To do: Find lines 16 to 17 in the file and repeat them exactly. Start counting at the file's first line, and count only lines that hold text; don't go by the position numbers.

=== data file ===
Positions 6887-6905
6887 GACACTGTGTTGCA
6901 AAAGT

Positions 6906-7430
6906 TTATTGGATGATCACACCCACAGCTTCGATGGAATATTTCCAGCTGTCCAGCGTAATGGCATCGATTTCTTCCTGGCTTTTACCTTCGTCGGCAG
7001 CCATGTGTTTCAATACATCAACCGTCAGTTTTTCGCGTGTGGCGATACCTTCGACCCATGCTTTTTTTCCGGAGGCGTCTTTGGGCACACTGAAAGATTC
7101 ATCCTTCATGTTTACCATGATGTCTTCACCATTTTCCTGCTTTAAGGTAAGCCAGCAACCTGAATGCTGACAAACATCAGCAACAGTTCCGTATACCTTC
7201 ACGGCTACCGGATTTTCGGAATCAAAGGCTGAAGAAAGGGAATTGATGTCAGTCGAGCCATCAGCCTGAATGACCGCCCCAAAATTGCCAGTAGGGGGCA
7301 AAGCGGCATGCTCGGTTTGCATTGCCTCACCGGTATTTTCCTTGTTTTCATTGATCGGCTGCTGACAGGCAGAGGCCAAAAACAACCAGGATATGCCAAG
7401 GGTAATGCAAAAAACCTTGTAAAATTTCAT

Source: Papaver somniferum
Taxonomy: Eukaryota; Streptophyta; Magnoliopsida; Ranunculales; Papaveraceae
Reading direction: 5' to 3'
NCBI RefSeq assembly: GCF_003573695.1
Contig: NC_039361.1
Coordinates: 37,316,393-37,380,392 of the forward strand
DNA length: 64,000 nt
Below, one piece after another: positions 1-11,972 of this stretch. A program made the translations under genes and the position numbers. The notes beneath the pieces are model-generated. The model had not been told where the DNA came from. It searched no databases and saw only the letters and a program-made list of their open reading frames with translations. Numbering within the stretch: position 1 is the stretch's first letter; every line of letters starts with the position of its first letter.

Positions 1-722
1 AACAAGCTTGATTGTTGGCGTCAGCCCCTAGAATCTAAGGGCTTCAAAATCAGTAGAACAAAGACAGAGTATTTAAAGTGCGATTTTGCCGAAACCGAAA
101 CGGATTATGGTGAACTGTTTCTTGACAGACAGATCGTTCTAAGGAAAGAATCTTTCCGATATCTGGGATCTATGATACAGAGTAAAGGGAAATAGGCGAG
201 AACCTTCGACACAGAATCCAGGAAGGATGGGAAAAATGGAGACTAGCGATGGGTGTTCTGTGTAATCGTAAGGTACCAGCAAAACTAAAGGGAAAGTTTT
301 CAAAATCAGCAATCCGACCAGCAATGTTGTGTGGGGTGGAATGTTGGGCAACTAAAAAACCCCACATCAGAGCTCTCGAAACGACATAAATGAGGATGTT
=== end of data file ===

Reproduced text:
Coordinates: 37,316,393-37,380,392 of the forward strand
DNA length: 64,000 nt